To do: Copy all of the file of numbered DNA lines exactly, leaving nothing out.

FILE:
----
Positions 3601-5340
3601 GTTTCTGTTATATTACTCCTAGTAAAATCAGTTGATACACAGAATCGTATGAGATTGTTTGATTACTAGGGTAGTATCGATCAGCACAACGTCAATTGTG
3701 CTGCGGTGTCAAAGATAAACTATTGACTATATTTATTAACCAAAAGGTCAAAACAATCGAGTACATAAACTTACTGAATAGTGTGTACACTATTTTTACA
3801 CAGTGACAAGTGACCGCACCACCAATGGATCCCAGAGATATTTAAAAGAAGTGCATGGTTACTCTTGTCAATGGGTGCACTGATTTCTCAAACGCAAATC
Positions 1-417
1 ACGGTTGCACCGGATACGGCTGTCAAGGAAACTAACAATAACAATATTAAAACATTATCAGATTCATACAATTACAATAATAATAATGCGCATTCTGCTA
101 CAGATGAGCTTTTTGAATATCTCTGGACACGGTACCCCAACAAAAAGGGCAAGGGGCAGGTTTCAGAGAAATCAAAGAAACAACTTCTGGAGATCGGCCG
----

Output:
Positions 3601-5340
3601 GTTTCTGTTATATTACTCCTAGTAAAATCAGTTGATACACAGAATCGTATGAGATTGTTTGATTACTAGGGTAGTATCGATCAGCACAACGTCAATTGTG
3701 CTGCGGTGTCAAAGATAAACTATTGACTATATTTATTAACCAAAAGGTCAAAACAATCGAGTACATAAACTTACTGAATAGTGTGTACACTATTTTTACA
3801 CAGTGACAAGTGACCGCACCACCAATGGATCCCAGAGATATTTAAAAGAAGTGCATGGTTACTCTTGTCAATGGGTGCACTGATTTCTCAAACGCAAATC
Positions 1-417
1 ACGGTTGCACCGGATACGGCTGTCAAGGAAACTAACAATAACAATATTAAAACATTATCAGATTCATACAATTACAATAATAATAATGCGCATTCTGCTA
101 CAGATGAGCTTTTTGAATATCTCTGGACACGGTACCCCAACAAAAAGGGCAAGGGGCAGGTTTCAGAGAAATCAAAGAAACAACTTCTGGAGATCGGCCG